Using Spray Foam Insulation to help address 'Sick Building Syndrome' (Part 3)
By controlling air leakage and understanding moisture management, spray foam insulation is an economical and effective way to control ‘sick building syndrome’, improve indoor air quality and minimize the chance of mold growth. As discussed previously moisture can enter a building envelope through a variety of means including air leakage.
Icynene’s open-cell and closed-cell products both work in different ways to address moisture management and air leakage and each have their own unique set of performance characteristics that are suited to mold control. For instance, Icynene’s LD-C-50 is vapor permeable so it can support bi-directional drying of assemblies. It also has very low water wicking characteristics. On the other hand, Icynene’s MD-C-200 is a closed-cell material that can reject bulk water and is also a Class II vapour retarder.
The flexibility of LD-C-50 allows movement with the rest of the building envelope to ensure a constant air seal. The continuous air seal supports indoor air quality by blocking air infiltration and mass transfer of moisture that may cause mold. This is also true of MD-C-200.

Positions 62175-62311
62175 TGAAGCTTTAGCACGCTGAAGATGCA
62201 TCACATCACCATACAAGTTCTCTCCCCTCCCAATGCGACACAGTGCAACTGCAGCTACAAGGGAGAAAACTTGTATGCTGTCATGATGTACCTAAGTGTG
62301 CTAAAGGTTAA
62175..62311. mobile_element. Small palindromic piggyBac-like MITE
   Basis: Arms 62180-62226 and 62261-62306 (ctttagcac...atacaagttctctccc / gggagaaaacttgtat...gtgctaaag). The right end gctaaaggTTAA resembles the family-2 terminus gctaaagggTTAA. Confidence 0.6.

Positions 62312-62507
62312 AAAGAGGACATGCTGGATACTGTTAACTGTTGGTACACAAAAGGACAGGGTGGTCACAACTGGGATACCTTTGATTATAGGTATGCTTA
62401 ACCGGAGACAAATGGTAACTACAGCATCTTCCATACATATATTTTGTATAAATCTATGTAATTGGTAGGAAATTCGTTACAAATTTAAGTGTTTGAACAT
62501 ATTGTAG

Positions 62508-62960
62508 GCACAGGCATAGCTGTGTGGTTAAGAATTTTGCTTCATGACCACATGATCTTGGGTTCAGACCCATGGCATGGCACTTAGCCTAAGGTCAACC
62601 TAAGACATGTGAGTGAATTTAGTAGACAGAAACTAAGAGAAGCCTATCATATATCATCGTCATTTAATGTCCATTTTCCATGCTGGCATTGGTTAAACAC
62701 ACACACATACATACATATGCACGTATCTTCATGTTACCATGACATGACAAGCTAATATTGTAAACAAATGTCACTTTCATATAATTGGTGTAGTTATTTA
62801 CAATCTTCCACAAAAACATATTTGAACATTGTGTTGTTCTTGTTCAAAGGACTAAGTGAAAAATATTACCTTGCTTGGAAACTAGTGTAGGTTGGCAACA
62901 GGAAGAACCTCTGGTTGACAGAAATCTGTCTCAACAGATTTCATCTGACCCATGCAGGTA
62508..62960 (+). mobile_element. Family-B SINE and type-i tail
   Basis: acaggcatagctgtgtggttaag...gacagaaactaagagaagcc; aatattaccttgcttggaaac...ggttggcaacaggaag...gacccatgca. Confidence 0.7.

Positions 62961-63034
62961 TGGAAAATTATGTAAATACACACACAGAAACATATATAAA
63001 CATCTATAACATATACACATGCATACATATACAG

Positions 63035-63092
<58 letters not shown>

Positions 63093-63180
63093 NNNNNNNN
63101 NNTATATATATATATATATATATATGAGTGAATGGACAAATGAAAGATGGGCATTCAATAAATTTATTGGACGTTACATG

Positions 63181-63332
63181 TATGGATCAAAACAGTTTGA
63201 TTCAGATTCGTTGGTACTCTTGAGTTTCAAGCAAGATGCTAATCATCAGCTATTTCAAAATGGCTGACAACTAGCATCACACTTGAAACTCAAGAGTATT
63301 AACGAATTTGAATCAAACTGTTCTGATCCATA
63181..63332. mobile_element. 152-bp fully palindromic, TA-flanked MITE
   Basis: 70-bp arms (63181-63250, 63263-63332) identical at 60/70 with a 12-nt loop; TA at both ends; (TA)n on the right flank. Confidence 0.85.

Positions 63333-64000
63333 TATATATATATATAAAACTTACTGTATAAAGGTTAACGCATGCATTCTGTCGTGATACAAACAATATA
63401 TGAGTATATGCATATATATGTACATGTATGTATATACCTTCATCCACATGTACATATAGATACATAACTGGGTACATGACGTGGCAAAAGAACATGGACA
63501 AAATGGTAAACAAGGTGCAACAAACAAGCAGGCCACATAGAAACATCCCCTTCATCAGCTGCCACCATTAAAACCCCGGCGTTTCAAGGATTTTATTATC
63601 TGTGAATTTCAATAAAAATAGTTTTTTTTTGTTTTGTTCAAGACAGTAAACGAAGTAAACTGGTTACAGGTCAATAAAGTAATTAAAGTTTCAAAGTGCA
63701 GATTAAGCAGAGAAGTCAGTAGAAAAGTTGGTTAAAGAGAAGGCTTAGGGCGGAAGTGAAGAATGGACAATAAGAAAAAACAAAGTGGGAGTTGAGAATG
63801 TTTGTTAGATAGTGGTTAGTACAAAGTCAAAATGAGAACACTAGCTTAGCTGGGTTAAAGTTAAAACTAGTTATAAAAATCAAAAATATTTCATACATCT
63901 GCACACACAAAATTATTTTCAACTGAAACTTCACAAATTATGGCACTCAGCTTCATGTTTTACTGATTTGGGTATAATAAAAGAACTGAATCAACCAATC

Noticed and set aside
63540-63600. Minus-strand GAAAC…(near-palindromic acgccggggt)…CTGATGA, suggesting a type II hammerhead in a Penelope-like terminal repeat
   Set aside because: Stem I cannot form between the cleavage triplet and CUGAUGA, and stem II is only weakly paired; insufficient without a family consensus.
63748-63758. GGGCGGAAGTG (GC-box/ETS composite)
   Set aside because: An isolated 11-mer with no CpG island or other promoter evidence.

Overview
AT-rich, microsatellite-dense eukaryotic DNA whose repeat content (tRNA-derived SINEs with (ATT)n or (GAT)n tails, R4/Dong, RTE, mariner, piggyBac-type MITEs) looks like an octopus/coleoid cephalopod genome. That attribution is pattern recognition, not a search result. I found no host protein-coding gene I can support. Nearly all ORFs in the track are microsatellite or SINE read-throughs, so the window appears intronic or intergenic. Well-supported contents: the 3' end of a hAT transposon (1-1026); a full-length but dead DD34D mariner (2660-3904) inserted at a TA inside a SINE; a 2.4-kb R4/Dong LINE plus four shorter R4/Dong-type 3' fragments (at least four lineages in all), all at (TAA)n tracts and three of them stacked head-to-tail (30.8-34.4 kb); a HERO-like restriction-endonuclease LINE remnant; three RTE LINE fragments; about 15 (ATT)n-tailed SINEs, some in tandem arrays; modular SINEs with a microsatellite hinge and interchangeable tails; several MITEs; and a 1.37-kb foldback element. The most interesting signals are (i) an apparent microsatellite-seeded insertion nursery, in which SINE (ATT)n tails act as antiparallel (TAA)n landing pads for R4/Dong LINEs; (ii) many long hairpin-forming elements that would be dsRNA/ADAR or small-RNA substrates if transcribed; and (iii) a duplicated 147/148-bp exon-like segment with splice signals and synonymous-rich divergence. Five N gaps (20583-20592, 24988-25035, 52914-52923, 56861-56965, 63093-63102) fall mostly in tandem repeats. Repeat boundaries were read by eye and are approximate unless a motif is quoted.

Controlling air leakage through an effective material such as spray foam insulation helps significantly lower the latent load on air conditioners. By doing so, this could reduce the required total cooling capacity significantly up to 35%.
Understanding moisture management and mold and how to address them aids in tackling the issue of ‘sick building syndrome’. With improved indoor air quality the chances of occupants experiencing poor concentration, losses in productivity and illness are reduced.
Understanding moisture management and using spray foam insulation can help address and rectify mold issues such as this found in traditional insulation type.